It’s that time of year again.
With Thanksgiving passed and Christmas still weeks away, there’s one thing on many people’s minds.
Whether you’re a teen looking for a seasonal job, or an old pro looking to make a change in the new year, here are four tips to land the job you want.
DO YOUR RESEARCH
The first, and most obvious step, is to find a job listing.
But proper research can make this process easier. According to Kit Dunlap, director of the Greater Hall Chamber of Commerce, the best place to start is online.
“The Georgia Department of Labor’s Career Center will have a listing of all jobs, local, in the area or statewide,” Dunlap said.
The Gainesville Career Center is located at 2756 Atlanta Highway. It serves Dawson, Forsyth, Hall, Lumpkin and White counties.
The department’s job search website has more than 225 part-time and full-time job listings in Hall County alone, including needs for farmers, teachers, nurses, human resource managers, groundskeepers and housekeepers.
“If people are hiring, they’ll be with the Department of Labor or they’ll be advertising locally,” Dunlap said.
Finding the job is just the first step.
Next is landing an interview.
Dunlap said, no matter how much experience a person has, it’s good to have a resume.
“Particularly if you are going in to see somebody, take a resume,” she said.
Dunlap also suggested, if the application doesn’t require a cover letter, write a letter anyway explaining interest in the position.
It’s important, she said, to mention previous work experience.
“Certainly you want to mention any kind of job you’ve had before, even if it’s young people who have been babysitting,” Dunlap said. “I find when I’m looking for somebody, if they’ve come right out of school that’s great — if they’ve made good grades and participated — but I’m also very interested in if they’ve had some kind of job and responsibility.”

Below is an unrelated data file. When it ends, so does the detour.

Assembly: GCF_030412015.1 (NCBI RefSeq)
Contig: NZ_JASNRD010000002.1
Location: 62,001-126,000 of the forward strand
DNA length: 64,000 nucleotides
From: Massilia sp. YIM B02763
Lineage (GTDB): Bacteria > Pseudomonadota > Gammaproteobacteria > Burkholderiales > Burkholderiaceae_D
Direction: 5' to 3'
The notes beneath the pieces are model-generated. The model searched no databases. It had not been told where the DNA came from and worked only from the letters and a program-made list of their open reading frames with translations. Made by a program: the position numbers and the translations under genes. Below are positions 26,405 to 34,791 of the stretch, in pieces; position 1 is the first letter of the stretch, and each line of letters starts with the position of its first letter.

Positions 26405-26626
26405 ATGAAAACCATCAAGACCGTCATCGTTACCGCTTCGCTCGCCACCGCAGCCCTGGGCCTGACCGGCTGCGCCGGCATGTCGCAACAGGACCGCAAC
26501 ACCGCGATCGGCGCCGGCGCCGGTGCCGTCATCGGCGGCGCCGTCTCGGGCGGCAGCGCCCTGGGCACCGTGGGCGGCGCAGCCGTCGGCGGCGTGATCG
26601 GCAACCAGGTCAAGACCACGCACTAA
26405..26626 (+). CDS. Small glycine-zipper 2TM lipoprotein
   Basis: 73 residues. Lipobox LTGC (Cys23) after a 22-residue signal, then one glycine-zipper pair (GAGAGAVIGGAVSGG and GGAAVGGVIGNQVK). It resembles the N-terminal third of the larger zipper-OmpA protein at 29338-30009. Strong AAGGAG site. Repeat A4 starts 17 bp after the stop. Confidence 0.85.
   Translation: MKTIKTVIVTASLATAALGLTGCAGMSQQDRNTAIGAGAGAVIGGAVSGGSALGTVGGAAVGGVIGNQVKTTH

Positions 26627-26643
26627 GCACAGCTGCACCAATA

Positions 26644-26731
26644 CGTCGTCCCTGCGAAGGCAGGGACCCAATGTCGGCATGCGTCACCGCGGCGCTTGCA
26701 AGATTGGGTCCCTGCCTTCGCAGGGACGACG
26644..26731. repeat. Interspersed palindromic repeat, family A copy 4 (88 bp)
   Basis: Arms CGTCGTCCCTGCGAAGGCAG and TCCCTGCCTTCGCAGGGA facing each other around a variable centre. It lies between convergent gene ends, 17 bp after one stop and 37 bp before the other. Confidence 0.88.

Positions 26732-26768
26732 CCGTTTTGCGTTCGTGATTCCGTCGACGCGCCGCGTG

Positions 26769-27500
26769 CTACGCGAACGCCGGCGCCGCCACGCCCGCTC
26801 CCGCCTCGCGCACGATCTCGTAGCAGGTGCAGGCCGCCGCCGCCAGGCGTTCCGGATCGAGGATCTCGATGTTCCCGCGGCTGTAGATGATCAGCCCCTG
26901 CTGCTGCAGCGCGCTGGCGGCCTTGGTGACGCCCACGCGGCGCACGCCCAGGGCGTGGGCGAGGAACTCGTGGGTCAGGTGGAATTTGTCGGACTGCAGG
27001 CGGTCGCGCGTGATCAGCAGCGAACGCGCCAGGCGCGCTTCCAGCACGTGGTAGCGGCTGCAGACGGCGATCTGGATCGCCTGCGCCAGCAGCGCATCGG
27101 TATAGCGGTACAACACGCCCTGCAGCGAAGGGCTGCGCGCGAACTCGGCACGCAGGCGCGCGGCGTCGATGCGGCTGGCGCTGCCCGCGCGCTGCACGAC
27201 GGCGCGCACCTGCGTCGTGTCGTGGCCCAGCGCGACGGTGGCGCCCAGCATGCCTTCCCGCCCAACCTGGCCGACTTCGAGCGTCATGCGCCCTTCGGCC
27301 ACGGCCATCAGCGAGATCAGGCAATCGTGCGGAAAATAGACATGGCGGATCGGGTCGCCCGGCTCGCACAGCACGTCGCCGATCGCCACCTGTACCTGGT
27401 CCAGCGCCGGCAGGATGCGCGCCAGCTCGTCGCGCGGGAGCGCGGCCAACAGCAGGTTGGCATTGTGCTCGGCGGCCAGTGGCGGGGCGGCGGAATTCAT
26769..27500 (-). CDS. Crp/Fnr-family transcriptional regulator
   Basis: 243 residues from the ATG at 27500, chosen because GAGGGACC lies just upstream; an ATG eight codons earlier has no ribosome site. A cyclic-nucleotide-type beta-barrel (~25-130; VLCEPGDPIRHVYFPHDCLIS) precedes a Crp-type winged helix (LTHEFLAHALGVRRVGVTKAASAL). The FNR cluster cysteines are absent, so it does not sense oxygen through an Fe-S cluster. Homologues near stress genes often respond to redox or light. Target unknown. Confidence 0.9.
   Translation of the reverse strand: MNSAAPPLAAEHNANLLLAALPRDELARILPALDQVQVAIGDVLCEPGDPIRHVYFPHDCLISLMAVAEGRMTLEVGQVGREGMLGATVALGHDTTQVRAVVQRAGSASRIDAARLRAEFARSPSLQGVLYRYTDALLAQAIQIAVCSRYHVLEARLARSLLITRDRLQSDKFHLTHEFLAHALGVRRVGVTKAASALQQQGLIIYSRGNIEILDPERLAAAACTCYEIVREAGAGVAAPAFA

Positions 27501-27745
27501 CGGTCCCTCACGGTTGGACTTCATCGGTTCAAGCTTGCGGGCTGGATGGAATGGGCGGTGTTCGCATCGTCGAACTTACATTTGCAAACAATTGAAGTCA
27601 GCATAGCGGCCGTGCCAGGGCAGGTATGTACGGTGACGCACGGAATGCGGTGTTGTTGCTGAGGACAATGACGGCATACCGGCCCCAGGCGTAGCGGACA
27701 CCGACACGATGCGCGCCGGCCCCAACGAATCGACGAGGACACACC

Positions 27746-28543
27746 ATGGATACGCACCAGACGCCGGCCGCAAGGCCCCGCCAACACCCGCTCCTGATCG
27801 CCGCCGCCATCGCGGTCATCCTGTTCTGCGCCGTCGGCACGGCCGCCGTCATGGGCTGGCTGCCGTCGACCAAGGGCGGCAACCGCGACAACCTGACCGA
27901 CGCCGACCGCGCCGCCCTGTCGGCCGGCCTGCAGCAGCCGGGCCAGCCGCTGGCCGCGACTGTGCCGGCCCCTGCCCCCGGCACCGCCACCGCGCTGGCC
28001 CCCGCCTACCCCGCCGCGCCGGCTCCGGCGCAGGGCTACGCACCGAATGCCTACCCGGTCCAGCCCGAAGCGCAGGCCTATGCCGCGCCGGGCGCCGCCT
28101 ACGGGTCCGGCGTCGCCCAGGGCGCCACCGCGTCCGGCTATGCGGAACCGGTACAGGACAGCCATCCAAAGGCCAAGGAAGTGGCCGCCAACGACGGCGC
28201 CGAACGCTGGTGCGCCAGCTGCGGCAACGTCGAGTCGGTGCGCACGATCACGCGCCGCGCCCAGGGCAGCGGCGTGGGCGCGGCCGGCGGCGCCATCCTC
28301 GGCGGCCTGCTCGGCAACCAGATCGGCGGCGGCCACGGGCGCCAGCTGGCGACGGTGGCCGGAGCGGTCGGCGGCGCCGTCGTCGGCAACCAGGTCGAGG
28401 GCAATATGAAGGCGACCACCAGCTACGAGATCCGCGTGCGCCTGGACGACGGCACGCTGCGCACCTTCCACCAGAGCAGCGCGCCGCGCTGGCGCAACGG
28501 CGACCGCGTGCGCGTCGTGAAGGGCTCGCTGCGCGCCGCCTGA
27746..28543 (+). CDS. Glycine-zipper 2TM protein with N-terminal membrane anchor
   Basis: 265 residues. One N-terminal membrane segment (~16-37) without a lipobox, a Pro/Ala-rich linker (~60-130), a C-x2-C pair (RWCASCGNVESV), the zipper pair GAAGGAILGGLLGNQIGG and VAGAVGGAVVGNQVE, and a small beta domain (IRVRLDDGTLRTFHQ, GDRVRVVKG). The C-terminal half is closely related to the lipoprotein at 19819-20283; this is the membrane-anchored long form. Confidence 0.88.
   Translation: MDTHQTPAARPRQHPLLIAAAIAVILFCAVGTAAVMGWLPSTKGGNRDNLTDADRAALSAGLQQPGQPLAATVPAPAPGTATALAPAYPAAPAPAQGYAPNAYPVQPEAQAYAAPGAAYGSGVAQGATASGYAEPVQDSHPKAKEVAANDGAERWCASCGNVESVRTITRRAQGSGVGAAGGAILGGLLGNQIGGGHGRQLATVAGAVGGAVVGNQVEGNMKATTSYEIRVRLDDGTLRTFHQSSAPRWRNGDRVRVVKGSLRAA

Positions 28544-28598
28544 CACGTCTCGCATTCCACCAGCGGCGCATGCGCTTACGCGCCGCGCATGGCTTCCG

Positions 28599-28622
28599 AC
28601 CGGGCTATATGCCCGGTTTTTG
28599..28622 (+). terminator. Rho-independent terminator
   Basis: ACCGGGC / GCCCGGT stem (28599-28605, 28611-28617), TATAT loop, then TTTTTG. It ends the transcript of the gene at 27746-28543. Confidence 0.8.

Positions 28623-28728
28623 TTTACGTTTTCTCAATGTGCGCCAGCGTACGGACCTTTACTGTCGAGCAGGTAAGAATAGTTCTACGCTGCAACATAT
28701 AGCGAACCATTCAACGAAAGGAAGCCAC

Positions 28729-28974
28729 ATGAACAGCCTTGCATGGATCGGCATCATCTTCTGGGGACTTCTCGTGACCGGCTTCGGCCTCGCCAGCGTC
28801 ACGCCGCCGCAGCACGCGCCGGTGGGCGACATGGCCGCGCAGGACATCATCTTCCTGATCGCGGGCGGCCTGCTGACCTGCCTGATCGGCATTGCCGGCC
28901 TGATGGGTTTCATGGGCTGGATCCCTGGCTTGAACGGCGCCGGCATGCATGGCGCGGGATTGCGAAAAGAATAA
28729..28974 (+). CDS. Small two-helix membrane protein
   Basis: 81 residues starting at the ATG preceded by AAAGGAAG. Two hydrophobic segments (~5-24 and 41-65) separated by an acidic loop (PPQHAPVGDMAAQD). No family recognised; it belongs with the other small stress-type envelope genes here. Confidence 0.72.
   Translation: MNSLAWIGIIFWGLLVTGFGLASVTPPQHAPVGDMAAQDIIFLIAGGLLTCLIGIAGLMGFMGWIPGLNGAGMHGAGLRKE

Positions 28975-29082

Again, job seekers can turn to the Internet for help. There are a number of websites with resume builders and templates that can be used as reference.
For many employers, the interview is the most important part.
Dunlap offered tips for how to dress for an interview.
“No jeans, no flip-flops and no 5-inch heels,” she said. “Be conservatively business-like.”
It’s important to be on time for the interview, she added, to set a good precedent.”
She said sometimes “the little things” make all the difference, be it good manners or a firm handshake.
“If you’re asked questions, remember the ‘Yes sir,’ ‘Yes, ma’am,’” she said. “Those are the things that probably most folks know, but it’s about being on your best.”
In local schools, there are a number of programs to prepare students with these “soft skills” needed to land a job.
At West Hall High School, this program is called “Onward Bound.”
According to Shenley Rountree, counselor at the school, students learn short weekly lessons designed to help them be dependable, motivated and organized, strong workers and effective communicators.
“We focus on the soft skills,” Rountree said. “I think that’s something everyone is realizing, that our students do not have the soft skills they need, and while we focus on those in career tech classes, not every student takes one of those classes in high school. So we do a 20-minute lesson every Thursday focusing on a different skill every month.”
Adults who don’t have access to this type of training can also get help, however.
Goodwill of North Georgia’s Career Centers have many of the tools needed to help people get ready for a job. They have job postings, computers with resume writing software, as well as interview tips and coaching to help a candidate stand out to an employer.
The centers offer programs for youth, veterans, people with disabilities and those with limited financial resources.
The nearest career center is located in Oakwood at 3715 Mundy Mill Road.
Finally, Dunlap offered one bit of advice for those looking for work.
“Be who you are,” she said. “But show them your best self.”